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Mateo Caba says his hometown of Chajul does not have a single attorney, which allows outside interests to trample people’s rights. He cites the example of a hydroelectric project that is under construction not far from the town. Although Chajul desperately needs an alternative to firewood, which degrades air quality and is causing deforestation of the surrounding mountains, the hydro project will not provide any power locally. Instead the developer will sell all the electricity in distant towns, leaving only the environmental damage for Chajul. It’s a story that is repeated all over Guatemala with hydro, mining, and logging projects. Mateo-Juana-sis Mateo is studying to become a lawyer so he can advocate for his town, and in the meantime he is doing research on improving internet access in Chajul so local people can get more information about developments that will affect them. He is exploring whether an existing tower at a nonprofit where he works can provide a faster, cheaper, more reliable connection for people, schools, and businesses. “The biggest problems here in Chajul stem from the fact that people do not have basic information about what is happening outside our community or about the history of events,” he said. “Better internet also would allow students to do research, since their access to books is limited, and they could take online courses in languages and mathematics.” When Mateo was in junior high school, he was a top student, and Mundo Exchange identified him as having leadership potential. Mundo provided assistance in junior high and then provided a scholarship for him to attend high school at the Instituto Mixto Diversificado Ixil (IMDI) in Nebaj, a larger town a half-hour bus ride from Chajul. He is financing his first two years of college with grants and loans from a nonprofit called Philanthropiece, but going forward that organization will only cover part of his expenses. He is asking Mundo for help so he can continue his studies. Mateo student sponsorship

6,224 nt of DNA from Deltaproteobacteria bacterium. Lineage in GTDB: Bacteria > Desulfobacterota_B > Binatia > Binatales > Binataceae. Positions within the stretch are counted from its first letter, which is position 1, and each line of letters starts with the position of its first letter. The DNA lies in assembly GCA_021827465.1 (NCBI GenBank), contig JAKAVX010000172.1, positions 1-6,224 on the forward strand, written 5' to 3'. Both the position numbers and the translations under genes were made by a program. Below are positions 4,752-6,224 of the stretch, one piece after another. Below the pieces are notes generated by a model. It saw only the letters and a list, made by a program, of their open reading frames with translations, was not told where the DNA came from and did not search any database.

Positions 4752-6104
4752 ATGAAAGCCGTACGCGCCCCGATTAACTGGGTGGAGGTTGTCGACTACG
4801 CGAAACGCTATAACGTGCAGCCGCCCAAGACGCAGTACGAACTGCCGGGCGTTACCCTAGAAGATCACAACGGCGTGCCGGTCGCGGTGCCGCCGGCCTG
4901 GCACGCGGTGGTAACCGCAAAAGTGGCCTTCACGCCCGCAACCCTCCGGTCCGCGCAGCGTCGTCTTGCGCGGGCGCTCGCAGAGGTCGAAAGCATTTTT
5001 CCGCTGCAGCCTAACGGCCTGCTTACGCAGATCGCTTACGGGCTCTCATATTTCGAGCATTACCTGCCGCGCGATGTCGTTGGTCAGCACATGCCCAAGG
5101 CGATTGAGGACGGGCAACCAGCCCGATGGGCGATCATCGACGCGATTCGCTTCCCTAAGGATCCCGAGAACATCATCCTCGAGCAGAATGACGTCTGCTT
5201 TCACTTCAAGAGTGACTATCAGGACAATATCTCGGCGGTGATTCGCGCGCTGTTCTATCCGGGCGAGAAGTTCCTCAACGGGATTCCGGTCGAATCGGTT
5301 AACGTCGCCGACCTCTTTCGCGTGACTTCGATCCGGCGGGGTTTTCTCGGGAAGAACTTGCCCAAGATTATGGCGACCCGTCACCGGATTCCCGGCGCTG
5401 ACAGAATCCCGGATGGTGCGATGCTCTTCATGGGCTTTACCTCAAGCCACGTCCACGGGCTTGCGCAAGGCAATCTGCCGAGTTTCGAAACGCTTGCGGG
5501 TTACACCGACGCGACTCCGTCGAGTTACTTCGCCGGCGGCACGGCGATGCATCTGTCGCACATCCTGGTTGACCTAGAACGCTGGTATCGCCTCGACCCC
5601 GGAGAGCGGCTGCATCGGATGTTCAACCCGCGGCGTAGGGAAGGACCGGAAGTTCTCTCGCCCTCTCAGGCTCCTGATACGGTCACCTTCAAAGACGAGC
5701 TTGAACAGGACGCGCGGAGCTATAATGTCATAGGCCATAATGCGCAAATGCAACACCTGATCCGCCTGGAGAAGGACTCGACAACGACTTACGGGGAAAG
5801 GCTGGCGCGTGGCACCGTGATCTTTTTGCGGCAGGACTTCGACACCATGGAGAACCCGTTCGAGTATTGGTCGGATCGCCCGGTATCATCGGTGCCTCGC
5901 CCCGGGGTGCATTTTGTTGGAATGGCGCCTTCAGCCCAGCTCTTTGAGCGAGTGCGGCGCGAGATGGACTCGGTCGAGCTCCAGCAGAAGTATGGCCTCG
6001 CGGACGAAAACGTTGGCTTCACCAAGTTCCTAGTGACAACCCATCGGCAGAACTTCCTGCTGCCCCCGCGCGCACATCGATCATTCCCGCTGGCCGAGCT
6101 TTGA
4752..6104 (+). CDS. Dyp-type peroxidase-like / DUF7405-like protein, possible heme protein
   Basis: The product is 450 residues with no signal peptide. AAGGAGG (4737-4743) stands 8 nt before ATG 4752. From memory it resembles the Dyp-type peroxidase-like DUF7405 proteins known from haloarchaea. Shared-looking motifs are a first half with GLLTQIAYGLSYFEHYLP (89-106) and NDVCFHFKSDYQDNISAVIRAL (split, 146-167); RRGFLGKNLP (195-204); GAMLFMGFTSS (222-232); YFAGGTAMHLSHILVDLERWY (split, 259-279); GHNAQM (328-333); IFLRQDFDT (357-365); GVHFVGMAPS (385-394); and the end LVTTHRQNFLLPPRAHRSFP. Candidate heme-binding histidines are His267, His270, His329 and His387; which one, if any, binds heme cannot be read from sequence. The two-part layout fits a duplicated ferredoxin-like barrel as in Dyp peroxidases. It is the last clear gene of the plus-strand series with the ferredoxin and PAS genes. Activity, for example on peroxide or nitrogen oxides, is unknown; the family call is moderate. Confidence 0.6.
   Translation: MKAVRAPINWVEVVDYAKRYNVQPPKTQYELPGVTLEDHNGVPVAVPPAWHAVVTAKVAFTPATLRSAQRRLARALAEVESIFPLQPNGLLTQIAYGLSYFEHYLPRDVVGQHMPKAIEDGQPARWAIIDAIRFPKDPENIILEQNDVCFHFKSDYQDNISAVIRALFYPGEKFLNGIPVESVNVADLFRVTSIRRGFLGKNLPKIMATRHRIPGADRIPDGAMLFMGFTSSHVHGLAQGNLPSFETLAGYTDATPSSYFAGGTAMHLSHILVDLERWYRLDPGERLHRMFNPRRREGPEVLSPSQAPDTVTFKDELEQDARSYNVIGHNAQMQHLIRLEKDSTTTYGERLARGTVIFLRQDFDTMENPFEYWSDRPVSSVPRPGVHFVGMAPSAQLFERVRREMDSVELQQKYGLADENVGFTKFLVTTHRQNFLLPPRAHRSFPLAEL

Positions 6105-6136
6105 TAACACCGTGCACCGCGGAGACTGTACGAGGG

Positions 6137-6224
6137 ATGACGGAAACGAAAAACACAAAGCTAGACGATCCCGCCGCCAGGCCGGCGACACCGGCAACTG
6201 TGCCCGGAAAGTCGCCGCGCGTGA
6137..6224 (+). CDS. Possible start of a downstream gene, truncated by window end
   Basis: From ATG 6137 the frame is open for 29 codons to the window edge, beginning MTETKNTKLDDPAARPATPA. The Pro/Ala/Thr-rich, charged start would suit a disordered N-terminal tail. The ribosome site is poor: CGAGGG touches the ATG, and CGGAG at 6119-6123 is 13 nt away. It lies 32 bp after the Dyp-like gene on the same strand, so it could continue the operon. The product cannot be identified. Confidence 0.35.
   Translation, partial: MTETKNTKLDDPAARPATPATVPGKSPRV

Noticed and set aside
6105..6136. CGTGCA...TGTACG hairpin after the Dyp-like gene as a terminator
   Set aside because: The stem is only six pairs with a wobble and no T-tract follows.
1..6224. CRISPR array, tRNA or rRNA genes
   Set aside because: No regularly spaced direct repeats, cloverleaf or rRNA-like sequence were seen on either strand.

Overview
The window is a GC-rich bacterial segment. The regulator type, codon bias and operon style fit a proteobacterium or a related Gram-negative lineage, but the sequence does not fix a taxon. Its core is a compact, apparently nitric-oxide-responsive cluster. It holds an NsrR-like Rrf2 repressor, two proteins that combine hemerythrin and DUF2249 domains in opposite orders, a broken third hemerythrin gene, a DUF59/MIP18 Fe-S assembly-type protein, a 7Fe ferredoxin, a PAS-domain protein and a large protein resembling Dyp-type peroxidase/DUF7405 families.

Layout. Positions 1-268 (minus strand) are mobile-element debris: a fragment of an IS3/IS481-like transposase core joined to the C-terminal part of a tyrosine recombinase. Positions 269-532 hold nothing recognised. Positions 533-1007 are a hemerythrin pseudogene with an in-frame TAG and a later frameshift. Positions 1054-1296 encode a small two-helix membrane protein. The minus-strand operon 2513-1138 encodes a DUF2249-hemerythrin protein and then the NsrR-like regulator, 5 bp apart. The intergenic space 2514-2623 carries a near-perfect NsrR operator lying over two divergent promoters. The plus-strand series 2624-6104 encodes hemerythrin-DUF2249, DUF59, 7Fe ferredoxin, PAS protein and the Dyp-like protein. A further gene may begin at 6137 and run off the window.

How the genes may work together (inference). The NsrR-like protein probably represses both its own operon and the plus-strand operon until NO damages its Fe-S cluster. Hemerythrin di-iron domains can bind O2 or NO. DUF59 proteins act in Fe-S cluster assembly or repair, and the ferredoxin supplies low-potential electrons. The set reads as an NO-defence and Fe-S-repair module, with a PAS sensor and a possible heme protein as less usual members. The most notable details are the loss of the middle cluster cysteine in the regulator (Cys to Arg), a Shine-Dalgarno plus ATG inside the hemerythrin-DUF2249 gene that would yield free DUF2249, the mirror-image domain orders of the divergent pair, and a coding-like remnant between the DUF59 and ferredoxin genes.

“There are very many young people like me who want to help build the country, but there are no jobs for them and it is very difficult for them to obtain higher education.”
Mateo works during the week in the Philanthropiece office, and then on Friday afternoon, he and other students climb aboard a crowded microbus for the three-hour ride to Universidad Mariano Galvez de Guatemala in the town of Quiché. He takes two classes Friday evening and four more during the day on Saturday before returning home. He will attend school for five years and then will spend a year doing a research project and another year preparing for the law exam. In addition to studying, he also is using a computer program to learn English, which is his third language after Spanish and Ixil. He calls English his “hobby” and makes an effort to meet native English speakers who visit Chajul so he can practice. He is thankful that he is getting an education and wishes that more of his peers had that opportunity. “There are very many young people like me who want to help build the country, but there are no jobs for them and it is very difficult for them to obtain higher education.” he said. Written by Tom Berridge, a generous donor who is also supporting another Chajul community member, Marta, pursue her dreams. Thank you Tom for letting us share your stories! Mundo Exchange has been supporting students like Marta and Mateo for many years now with great success and follow through of the education of individuals dedicated to using their skills to better their communities. If you would like to sponsor a student to pursue further education, shoot us a message or donate here!